The man who runs this site, Lee, is a retired engineer who regularly takes vintage sewing machines apart, restores all the parts and puts them back together. He is someone who is happy to share his knowledge. An altogether extraordinary individual. If you can't get the 201 up and running with the suggestions you've seen here, it can't hurt to send Lee a message and see if he has any suggestions.

Lee has also posted a step-by-step "record" (I hesitate to say "instructions" but it's close to a that) showing a full restoration of a 201 here:

https://pungoliving.home.blog/2019/1...-singer-201-2/

leonf 11-23-2021 12:07 PM

don't forget heat. pull out a hair dryer and hit where old oil and grease can turn to varnish. It can do wonders.

FoggyButFocused 11-24-2021 03:08 PM

I am not familiar with the 201, I am familiar with the 301. I bought a 301 that was "jammed" and exhibited the same symptom. The hand wheel would move the needle just a smidge, back and forth.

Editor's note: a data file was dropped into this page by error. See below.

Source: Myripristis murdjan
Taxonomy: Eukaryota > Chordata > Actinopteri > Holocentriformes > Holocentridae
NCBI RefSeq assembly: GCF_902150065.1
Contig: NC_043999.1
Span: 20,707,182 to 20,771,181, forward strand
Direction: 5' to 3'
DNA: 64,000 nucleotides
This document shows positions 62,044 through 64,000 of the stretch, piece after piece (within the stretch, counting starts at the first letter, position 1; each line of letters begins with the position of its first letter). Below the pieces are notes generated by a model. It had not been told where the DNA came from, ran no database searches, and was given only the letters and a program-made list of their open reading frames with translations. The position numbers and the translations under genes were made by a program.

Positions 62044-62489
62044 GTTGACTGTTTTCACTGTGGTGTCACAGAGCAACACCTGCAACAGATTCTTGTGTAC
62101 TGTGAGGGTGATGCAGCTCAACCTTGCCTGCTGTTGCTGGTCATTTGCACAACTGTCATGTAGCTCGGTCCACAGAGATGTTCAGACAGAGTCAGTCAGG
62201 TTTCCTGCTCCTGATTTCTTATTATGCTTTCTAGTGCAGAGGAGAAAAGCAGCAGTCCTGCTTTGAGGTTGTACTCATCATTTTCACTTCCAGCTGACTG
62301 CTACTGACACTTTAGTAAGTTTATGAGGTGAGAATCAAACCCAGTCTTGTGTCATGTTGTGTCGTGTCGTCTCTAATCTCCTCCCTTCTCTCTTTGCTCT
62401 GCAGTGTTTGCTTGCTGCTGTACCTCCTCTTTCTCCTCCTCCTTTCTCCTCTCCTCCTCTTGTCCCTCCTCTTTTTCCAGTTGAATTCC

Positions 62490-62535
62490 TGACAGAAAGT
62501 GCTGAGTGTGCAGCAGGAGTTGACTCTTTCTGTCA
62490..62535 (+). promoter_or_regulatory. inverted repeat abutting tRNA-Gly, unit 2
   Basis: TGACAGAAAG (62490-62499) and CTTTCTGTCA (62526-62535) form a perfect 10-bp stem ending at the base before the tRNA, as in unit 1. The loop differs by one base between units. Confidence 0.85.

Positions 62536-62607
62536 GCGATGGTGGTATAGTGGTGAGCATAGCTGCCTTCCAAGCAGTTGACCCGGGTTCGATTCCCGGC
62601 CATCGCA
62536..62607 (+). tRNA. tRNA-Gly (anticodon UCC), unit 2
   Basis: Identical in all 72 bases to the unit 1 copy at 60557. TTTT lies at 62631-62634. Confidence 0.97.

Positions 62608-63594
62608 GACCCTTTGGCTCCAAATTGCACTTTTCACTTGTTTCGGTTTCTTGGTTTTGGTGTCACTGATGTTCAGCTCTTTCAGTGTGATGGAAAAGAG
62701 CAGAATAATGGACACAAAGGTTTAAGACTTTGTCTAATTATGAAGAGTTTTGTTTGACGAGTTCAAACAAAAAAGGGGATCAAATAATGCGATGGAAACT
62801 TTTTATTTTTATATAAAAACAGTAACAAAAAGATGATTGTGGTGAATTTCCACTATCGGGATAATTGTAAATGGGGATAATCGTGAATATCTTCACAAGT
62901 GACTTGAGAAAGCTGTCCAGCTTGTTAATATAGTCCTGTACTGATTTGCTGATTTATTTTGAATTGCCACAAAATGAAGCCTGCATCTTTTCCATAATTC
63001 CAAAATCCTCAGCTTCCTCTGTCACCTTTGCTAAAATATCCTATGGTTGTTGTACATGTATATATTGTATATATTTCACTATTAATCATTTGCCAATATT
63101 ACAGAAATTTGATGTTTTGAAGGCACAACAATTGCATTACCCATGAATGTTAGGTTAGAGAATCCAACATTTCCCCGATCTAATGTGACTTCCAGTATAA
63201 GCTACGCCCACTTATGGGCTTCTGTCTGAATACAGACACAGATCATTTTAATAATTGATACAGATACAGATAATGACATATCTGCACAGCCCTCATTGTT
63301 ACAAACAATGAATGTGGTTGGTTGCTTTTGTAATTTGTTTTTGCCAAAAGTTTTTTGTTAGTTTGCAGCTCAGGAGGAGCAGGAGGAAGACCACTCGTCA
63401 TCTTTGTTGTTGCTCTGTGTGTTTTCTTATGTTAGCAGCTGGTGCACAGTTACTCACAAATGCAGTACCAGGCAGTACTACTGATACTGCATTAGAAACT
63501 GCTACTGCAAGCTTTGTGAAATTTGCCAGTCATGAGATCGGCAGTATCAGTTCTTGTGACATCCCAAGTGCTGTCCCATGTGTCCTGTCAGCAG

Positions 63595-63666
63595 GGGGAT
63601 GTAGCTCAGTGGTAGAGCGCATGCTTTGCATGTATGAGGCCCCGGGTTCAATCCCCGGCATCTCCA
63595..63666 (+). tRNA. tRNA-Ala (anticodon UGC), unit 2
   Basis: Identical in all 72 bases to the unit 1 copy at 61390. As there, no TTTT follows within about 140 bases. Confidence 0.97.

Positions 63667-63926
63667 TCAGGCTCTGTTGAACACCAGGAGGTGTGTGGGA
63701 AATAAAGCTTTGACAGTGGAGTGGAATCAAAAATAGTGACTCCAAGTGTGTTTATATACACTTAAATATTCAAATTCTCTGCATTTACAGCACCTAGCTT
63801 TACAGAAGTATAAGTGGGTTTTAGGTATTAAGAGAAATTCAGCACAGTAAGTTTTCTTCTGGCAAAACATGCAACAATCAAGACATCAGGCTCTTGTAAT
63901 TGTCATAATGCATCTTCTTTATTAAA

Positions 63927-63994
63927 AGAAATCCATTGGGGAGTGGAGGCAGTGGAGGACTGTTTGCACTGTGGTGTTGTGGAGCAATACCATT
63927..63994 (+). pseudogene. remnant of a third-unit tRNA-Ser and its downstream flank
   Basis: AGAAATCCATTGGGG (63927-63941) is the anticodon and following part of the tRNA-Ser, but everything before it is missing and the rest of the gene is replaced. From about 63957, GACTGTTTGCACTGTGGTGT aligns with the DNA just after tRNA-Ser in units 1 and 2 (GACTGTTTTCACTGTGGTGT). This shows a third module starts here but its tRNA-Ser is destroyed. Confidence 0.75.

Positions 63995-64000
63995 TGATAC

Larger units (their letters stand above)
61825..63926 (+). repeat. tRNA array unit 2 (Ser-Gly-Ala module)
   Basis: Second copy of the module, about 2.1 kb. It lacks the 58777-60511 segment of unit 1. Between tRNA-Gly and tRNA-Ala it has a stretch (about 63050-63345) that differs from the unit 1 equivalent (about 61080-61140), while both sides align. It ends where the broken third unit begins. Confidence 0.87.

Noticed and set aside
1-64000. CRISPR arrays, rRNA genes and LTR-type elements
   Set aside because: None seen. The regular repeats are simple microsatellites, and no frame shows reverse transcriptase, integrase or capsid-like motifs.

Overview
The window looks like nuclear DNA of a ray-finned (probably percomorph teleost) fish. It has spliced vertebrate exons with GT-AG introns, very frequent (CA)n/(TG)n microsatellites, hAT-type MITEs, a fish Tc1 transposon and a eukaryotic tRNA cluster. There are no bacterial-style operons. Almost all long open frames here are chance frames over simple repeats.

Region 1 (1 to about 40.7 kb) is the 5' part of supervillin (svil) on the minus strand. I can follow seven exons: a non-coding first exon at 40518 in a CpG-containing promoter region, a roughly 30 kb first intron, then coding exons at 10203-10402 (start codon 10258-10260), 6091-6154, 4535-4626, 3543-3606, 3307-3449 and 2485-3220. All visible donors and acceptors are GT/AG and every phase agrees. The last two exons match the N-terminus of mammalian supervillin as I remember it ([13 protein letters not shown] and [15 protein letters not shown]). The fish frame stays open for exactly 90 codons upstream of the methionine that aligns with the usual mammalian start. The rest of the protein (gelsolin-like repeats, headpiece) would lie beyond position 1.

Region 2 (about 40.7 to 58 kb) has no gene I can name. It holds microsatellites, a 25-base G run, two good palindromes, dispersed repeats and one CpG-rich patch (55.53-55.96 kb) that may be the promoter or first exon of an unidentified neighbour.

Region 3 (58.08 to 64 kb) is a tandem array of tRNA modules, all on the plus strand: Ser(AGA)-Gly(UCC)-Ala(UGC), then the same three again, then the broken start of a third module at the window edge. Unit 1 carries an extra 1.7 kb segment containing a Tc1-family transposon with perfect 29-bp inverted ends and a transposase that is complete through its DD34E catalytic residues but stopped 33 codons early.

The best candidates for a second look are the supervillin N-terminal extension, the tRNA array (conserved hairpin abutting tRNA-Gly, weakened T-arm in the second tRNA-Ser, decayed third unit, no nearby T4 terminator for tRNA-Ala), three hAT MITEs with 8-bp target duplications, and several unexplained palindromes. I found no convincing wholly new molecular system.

It was because the machine was set up to wind a bobbin, which meant the needle diddn't go up and down. I would double check this before I started taking things apart.

Good luck!!

Christine- 11-25-2021 06:33 AM

5 Attachment(s)
I'm fairly certain the cause of the frozen 201-2 is mechanical, not gummed up parts. Here are photos of the gears as they are, I didn't bother cleaning because they are already clean. All I did was add oil to them. The machine jiggles in place and I hear a metallic click when I jiggle it. I've checked every mechanical setting I can think of and I'm coming up with a big fat nothing on why this machine is frozen up. It has me stumped. I have removed the motor and handwheel so the machine should rotate on it's own! Does anyone have a suggestion as to what mechanical might be wrong?